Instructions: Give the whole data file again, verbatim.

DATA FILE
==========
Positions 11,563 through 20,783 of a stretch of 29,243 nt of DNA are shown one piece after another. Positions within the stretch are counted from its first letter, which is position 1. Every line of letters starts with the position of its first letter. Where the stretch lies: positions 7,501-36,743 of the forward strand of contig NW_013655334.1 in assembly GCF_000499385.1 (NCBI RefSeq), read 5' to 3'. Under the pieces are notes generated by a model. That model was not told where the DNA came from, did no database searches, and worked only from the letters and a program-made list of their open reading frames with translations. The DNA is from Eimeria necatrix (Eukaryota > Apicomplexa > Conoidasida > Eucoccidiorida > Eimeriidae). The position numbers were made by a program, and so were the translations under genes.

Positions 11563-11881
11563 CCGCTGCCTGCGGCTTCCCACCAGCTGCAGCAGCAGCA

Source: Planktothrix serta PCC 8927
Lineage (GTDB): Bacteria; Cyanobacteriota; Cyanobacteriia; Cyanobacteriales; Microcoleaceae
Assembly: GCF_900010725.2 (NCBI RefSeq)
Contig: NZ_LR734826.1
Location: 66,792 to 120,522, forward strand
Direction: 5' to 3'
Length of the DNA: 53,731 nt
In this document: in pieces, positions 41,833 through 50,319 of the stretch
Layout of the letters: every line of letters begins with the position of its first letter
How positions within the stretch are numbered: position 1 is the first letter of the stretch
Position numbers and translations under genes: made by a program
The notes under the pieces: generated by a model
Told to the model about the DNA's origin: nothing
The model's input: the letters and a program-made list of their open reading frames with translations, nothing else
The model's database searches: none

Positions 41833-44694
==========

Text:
Positions 11,563 through 20,783 of a stretch of 29,243 nt of DNA are shown one piece after another. Positions within the stretch are counted from its first letter, which is position 1. Every line of letters starts with the position of its first letter. Where the stretch lies: positions 7,501-36,743 of the forward strand of contig NW_013655334.1 in assembly GCF_000499385.1 (NCBI RefSeq), read 5' to 3'. Under the pieces are notes generated by a model. That model was not told where the DNA came from, did no database searches, and worked only from the letters and a program-made list of their open reading frames with translations. The DNA is from Eimeria necatrix (Eukaryota > Apicomplexa > Conoidasida > Eucoccidiorida > Eimeriidae). The position numbers were made by a program, and so were the translations under genes.

Positions 11563-11881
11563 CCGCTGCCTGCGGCTTCCCACCAGCTGCAGCAGCAGCA

Source: Planktothrix serta PCC 8927
Lineage (GTDB): Bacteria; Cyanobacteriota; Cyanobacteriia; Cyanobacteriales; Microcoleaceae
Assembly: GCF_900010725.2 (NCBI RefSeq)
Contig: NZ_LR734826.1
Location: 66,792 to 120,522, forward strand
Direction: 5' to 3'
Length of the DNA: 53,731 nt
In this document: in pieces, positions 41,833 through 50,319 of the stretch
Layout of the letters: every line of letters begins with the position of its first letter
How positions within the stretch are numbered: position 1 is the first letter of the stretch
Position numbers and translations under genes: made by a program
The notes under the pieces: generated by a model
Told to the model about the DNA's origin: nothing
The model's input: the letters and a program-made list of their open reading frames with translations, nothing else
The model's database searches: none

Positions 41833-44694